Anna Diamantopoulou’s speech to Eurofound’s Foundation Forum 2022 for the future of social protection

Anna Diamantopoulou’s speech to Eurofound’s Foundation Forum 2022 for the future of social protection

Back to 1881, when the foundations of the welfare state laid, Bismarck affirmed that the state should offer the people in need “a helping hand in distress…Not as alms, but as a right”. The EU has passionately served this purpose and expanded the welfare state.

I was fortunate enough to serve as a Europeancommissioner during the period where two major changes took place: the enlargement of Europe and the introduction of Euro. 

Today, several years after these milestones Europe (steadily and increasingly and despite fierce criticism from within) is still a pole of attraction and a dream formany countries that would like to be members of our union.

Our discussion this afternoon is taking place under theheavy shadow of the unfolding fatal events due to the Russian invasion of Ukraine.

Ukrainians, in the midst of bloodshedappeal for the EU to fast-track its membership application. The Georgiansare following the same way too

This demand is obviously linked to the fear caused by the proximity to Russia but also to the vision of freedom and democracy. 

A key component of real democracy is the functioning of the welfare state in all its activities and a key component of freedom is the free expression of thought and the right to hold opinions.

The large number of authoritarian leaders from Trump to Bolsonaro is largely due to growing social inequalities, the marginalisation of large parts of the populationneglecting the issues that older people are facing and thehopeless new generation.

This is what distinguish EU from countries with authoritarian leaders and this is the core of our discussion today.

The welfare state, social protection for all, the strong ability of social mobility (especially for the younger generations) are the key elements that strengthendemocracy, create prosperity, realise human potentialIn addition, all the above are essential elements in ensuring that democratic countries will be able to withstand any form of crisis. 

In the last three economic, health and now geopolitical crises, Europe has matured, strengthened, learned fromits mistakes and even in countries with a very deep crisis such as Italy, Greece, Spain, Ireland, democracy was not threatened at all.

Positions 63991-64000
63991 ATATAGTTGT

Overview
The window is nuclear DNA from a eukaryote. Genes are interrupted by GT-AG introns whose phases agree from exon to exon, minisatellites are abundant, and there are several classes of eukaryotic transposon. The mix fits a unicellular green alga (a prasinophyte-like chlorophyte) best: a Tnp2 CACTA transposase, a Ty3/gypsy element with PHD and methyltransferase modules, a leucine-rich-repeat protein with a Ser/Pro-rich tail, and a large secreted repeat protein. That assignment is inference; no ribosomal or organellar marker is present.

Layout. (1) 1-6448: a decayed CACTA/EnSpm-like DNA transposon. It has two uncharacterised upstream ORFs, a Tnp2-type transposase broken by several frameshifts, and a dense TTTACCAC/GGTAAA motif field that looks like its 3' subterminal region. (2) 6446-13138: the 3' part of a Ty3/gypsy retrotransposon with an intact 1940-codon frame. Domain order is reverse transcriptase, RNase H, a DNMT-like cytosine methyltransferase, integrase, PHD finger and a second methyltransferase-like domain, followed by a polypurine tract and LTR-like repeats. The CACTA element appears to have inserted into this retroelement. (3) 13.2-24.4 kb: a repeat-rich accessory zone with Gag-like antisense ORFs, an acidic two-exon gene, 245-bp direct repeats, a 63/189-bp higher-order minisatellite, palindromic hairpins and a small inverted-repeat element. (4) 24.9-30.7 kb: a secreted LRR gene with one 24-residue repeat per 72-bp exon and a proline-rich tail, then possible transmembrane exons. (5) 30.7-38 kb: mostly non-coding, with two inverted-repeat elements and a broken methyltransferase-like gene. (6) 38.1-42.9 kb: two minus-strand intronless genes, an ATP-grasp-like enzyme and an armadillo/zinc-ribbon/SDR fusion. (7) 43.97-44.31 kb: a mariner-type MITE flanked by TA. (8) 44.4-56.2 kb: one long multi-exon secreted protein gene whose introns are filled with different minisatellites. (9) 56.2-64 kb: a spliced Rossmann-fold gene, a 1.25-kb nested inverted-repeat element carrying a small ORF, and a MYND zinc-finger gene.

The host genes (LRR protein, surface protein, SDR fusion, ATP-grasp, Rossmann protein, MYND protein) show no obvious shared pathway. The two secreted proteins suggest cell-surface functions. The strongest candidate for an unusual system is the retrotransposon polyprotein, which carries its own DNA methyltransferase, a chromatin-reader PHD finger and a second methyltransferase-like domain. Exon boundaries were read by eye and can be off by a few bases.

The welfare state, the family structures, the support from the EU played a vital role in keeping the societies upright and thus the democracies. 

Democracy is, indeed, strongly related to welfare statesand welfare states is strongly related to democracy as democracy contributes massively to the reproduction and expansion of the welfare state  as happened within theEU.

To be very concrete, giving examples of progress during the last two decades, I would like to refer to some concretations. Strong reduction in poverty: we see that ten years ago there were around 40 million people in EU 27 faced severe material deprivation. It was 10% of the total population. Today, it is 5,5% 24 million. 


Second important issue is the progress made in the labour market integration of women and older workers. We have tried hard, there were many policies in place and there was a lot of financial support for this. Now, among women the employment rate increased from 56% in 2000, the time that I was Commissioner and we have set concrete quantitative goals concerning women unemployment. Today it has increased to 67%. Among persons aged from 55-64 employment increased from 35% to 60%. These are very concrete elements and it is because of concrete policies.


Last but not least, I would like to make a reference to europeanization of social issues starting from Lisbon Strategy in 2001 up to day with the Action Plan and Porto Summit and using the Open Method of Coordination, we see day by day that social policies are coming more and more as a priority to the European Union.


Persisting challenges: 


Ageing population. Demographic is a very big problem for Europe and it has two main issues: how we can ensure adequate pensions and long term care for older people. Second important issue is the new world of work and how we will adapt the social protection systems to this new world and how we can make sure that all workers have effective and adequate access to social protection systems taking into account the non-standard forms of work.



Last point which constitutes a persisting challenge is lifelong learning and digital skills. How we retrain and reskill people and I think we cannot be very satisfied with what has happened in the majority of member states compared with the needs because of the changes in our era.